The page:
A Framework for ROI Validation

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Companies spend millions each year to invest in initiatives to enhance their business. They are diligent in the preparation of a business case to justify the need. A committee reviews the business case before the requested fund is granted. Upon implementation, there is little effort spent on monitoring how the new solution performs or validating the return on investment (ROI.)

There are three reasons for the lack of follow through with ROI validation:

1.       Lack of a formal requirement to prove the ROI. Despite the prudent process to justify an investment, most companies don’t have an explicit requirement on tracking the performance of the solution. An anecdotal approach is often used. Unfortunately, it is not definitive enough.

2.       No one is held accountable. When the project manager hands over the solution to the business, her role comes to a conclusion. One might think that the transfer of ownership to the business would imply accountability, and hence, the responsibility for monitoring the solution’s performance. Without an assignment of the responsibility, no one takes ownership.

3.       Absence of a monitoring framework. A monitoring framework identifies what to monitor and how to do it. When there is little clarity on what is needed, the priority for measuring the benefits realized gets bumped.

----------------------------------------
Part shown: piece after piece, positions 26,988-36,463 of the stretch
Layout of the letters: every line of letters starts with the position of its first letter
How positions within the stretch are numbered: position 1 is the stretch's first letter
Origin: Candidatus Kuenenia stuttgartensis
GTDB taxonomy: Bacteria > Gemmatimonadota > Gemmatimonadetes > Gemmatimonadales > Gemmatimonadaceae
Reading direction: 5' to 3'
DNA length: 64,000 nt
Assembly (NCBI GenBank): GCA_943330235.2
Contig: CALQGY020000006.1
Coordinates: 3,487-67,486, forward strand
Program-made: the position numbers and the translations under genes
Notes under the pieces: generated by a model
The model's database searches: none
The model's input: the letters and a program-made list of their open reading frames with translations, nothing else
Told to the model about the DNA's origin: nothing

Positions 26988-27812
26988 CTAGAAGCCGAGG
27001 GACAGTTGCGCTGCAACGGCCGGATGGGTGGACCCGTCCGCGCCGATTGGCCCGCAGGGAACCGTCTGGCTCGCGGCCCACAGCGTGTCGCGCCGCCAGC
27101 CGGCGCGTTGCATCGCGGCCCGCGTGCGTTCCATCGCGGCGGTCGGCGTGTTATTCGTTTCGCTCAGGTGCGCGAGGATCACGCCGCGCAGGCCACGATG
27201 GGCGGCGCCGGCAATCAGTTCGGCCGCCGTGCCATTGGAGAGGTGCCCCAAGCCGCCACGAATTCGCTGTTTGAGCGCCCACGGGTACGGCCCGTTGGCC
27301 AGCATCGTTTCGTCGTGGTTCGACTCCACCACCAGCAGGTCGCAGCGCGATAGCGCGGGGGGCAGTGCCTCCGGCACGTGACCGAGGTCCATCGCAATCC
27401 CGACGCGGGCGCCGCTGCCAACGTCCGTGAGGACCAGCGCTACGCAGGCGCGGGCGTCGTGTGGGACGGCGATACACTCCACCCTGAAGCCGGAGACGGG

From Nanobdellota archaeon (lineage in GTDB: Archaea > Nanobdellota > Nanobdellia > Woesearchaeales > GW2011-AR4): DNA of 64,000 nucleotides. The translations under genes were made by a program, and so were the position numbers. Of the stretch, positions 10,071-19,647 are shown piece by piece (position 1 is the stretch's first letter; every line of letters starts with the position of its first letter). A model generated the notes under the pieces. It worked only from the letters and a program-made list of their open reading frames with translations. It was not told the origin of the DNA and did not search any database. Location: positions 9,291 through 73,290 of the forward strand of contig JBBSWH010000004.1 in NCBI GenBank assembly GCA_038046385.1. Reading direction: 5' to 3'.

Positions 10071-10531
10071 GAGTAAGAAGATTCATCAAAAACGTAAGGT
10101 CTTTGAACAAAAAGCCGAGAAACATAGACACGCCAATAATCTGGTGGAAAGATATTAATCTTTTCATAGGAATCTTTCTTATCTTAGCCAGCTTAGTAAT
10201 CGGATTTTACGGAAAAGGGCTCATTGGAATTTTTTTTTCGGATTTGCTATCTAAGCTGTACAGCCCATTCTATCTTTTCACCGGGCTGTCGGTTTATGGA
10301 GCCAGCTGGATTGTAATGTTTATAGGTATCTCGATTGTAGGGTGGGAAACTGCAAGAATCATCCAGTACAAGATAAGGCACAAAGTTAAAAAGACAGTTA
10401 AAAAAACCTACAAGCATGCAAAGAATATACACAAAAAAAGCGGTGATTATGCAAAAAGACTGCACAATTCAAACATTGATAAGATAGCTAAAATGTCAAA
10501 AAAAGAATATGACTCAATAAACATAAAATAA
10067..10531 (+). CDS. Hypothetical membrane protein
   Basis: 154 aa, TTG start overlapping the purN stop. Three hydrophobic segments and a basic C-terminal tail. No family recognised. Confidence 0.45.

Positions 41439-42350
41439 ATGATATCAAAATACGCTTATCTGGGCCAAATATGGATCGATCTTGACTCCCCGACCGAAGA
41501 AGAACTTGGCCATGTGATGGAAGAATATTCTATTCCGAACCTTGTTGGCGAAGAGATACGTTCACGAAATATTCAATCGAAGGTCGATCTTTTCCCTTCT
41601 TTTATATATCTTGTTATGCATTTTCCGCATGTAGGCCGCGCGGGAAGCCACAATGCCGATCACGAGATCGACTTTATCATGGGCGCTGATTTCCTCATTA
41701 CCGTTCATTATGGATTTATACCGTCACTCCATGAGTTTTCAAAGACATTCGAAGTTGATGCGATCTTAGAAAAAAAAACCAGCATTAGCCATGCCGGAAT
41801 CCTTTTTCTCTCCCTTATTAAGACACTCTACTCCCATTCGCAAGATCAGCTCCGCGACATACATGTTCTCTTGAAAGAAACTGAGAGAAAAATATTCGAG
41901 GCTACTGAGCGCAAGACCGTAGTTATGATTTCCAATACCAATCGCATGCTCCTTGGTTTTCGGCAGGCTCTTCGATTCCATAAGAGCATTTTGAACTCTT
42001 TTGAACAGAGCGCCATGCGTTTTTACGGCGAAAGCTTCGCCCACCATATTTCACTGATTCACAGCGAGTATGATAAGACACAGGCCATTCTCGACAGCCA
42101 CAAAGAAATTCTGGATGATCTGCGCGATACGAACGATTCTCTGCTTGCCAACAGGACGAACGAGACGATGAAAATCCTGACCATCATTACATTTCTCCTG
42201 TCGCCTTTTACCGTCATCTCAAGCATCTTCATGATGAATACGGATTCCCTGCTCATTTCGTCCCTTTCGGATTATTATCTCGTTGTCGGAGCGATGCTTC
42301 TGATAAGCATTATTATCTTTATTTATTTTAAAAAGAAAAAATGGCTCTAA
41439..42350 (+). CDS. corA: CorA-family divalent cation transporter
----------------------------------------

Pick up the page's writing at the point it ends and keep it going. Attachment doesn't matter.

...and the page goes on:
In order to drive accountability and set up a framework to validate the return on investment, there are several things you could do.

·         Formalize the requirement. It is an essential business practice to verify that resources are well spent. By establishing an explicit requirement on results monitoring, everyone pays more attention. This drives focus on the right priorities, proper solution design, and effective decision-making.

·         Develop a monitoring model. The monitoring model uses relevant key performance indicators to capture the improvements. To do so, a solid understanding of the issues to be tackled is needed to develop the appropriate measures to track improvements. Ideally, the baseline results for the status quo are available for comparison purposes.

·         Incorporate the needed capabilities. Measurement becomes easier when the tool and capability are in place. During the solution design phase, look for opportunities to incorporate the capability in the solution. The additional effort might not be as demanding as one might think. Manual tracking is the last resort.

·         Designate an owner for the results. This crucial step drives home the significance of ROI validation. With a designated owner, there would be active interest in honing the deployment of the solution which leads to results optimization.

When there is inadequate focus on ROI validation, it is difficult to discern whether an investment fulfils the needs of the business or the solution approach is appropriate. In fact, a lack of benefits verification could camouflage problems. The business risks sinking more resources into a sub-optimal solution.

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